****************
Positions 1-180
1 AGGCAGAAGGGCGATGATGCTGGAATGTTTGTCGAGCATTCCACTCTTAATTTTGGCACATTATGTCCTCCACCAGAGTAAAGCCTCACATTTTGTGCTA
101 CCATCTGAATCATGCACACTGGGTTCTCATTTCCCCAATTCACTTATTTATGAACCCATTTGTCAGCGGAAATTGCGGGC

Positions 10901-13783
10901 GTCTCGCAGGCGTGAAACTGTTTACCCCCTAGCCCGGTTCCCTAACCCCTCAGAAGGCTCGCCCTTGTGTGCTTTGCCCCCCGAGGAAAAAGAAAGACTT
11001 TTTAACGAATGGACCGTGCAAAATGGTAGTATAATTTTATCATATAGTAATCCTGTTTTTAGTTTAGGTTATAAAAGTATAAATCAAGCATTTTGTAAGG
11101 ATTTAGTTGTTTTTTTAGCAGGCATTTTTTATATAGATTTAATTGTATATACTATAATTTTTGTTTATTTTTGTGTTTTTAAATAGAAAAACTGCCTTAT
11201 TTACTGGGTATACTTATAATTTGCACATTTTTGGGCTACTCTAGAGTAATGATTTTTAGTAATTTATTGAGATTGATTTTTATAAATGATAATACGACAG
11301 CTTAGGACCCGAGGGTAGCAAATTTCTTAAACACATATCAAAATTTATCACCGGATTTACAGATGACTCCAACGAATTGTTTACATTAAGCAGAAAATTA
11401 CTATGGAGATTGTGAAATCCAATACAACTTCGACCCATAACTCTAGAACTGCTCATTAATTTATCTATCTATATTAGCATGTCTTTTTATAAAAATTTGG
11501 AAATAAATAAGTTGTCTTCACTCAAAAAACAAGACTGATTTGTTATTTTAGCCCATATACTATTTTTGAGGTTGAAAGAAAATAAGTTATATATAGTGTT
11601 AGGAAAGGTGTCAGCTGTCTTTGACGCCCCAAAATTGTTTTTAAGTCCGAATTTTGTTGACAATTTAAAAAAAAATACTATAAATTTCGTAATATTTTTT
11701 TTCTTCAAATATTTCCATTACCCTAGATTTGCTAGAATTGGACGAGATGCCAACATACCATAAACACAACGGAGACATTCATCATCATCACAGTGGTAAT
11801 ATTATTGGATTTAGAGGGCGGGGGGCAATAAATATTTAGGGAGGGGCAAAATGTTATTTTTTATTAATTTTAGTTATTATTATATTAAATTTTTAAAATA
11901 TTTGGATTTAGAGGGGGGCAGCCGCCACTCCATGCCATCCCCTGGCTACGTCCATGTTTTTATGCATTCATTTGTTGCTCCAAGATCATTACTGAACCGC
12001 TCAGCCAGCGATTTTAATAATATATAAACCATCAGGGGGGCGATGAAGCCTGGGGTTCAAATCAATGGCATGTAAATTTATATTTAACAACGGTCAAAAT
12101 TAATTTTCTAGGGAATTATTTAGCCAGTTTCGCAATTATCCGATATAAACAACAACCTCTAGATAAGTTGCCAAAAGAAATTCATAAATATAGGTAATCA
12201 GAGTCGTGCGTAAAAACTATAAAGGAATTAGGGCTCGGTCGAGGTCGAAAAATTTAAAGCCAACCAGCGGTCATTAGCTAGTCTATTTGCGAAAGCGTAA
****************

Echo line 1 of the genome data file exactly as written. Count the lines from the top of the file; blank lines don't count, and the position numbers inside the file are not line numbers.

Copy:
Positions 1-180